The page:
Feasibility of radiosurgery for patients with spinal tumors treated in lateral decubitus position: A case series from Memorial Sloan Kettering Cancer Center
Elliot B. Navo, D. Michael Lovelock, Joan Zatcky and Josh Yamada
Introduction: Often in clinical practice radiation oncologists encounter patients who require treatment to the spine commonly in the setting of metastatic disease. These metastases usually cause pain, immobility, or neurologic deficits mandating expedited therapy to alleviate the suffering of our patients. Spine radiosurgery techniques have been used extensively for palliation purposes; however, given the patients’ deteriorating condition or pain and inability to tolerate anesthesia the radiation oncologist is often left with the conundrum of how to best set up his or her patient in preparation for radiosurgery if supine is not a viable option. In the Memorial Sloan Kettering Cancer Center several patients have been treated successfully in the lateral decubitus position to overcome this set-up issue. In this report, the feasibility of the lateral decubitus set-up for patients who benefit from radiosurgery to the spine when and if they cannot tolerate standard supine position is explored.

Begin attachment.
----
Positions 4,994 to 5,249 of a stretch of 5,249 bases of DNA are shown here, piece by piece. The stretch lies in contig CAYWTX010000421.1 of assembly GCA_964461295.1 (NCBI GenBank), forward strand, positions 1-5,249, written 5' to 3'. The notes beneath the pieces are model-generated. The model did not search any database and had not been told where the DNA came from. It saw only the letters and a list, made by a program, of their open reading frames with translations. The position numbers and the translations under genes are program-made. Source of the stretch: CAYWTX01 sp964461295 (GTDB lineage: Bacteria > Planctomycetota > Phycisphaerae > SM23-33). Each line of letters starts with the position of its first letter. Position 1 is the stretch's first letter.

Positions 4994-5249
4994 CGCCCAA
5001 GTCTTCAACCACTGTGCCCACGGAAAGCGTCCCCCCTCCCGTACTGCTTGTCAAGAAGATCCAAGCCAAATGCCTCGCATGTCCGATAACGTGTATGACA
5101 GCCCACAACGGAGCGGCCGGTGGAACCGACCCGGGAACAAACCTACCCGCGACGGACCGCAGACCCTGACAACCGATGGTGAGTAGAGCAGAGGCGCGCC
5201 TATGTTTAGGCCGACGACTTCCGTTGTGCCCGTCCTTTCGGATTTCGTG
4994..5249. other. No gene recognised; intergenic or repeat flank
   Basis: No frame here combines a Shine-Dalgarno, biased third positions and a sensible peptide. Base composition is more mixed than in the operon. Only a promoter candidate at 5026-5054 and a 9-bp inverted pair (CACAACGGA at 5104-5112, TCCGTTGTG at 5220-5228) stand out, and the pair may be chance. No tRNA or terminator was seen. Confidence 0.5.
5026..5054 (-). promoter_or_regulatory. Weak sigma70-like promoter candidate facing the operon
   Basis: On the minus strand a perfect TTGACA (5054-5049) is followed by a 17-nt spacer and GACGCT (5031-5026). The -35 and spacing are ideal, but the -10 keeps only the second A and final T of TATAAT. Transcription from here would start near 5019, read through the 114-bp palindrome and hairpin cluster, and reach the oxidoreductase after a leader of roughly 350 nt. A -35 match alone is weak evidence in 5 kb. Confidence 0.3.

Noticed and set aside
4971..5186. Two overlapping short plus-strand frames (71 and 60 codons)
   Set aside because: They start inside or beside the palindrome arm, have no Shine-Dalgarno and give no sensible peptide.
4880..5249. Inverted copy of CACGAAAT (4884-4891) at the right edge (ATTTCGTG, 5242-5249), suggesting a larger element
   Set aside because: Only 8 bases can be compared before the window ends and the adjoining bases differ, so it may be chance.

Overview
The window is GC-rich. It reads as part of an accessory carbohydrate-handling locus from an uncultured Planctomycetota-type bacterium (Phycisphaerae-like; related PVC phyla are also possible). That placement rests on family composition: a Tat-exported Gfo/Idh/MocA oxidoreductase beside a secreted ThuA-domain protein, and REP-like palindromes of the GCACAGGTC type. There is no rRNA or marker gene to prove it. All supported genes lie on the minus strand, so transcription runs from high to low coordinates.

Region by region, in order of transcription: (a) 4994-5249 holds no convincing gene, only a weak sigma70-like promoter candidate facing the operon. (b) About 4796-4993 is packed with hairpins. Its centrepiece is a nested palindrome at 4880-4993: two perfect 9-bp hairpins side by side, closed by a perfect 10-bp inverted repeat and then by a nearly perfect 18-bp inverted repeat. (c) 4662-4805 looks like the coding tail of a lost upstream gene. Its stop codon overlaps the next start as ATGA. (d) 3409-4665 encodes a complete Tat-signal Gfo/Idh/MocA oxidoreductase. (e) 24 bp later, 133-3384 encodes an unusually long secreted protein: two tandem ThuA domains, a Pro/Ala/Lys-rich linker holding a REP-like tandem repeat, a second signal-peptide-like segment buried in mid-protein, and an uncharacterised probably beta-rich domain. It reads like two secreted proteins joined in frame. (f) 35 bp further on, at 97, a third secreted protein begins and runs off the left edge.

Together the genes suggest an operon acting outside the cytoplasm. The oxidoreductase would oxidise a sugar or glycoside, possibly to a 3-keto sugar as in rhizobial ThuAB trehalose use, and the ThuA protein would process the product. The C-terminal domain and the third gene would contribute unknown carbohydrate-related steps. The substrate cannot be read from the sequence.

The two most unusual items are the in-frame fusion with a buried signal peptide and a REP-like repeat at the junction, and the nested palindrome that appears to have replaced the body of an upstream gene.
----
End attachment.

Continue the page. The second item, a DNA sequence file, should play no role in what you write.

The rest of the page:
Objective: To report on a retrospective case series of three patients with a total of four lesions who were treated with radiosurgery for spinal metastases while set up in the lateral decubitus position.
Methods and materials: This is a retrospective case series of 3 patients who were treated with radiosurgery to the spine for palliation of painful metastatic foci. Patients were treated in the lateral decubitus position in 1-5 fractions in order to be eligible for this retrospective case series. Their set-up data, and clinical outcomes were then compared with historic controls.
Results: Patients who were treated in the lateral decubitus position were set up reliably and reproducibly. Additionally clinical outcomes on routine follow-up and imaging, and toxicity profiles also corroborated the utility of this treatment set-up.
Conclusions: Routinely employing optical surface tracking during patient setup followed by KVCBCT prior to treatment delivery along with intra-fractional monitoring is safe and effective while utilizing the lateral decubitus position for the treatment of spinal metastases for patients who cannot tolerate the supine position. Finally the patient follow-up also corroborated that treatments were successful thus lending credence to the safety, ease, effectiveness, and feasibility of this patient set-up.
Keywords: spine radiosurgery, spine SBRT, spine SRS, lateral decubitus position, paraspinal mass, immobilization
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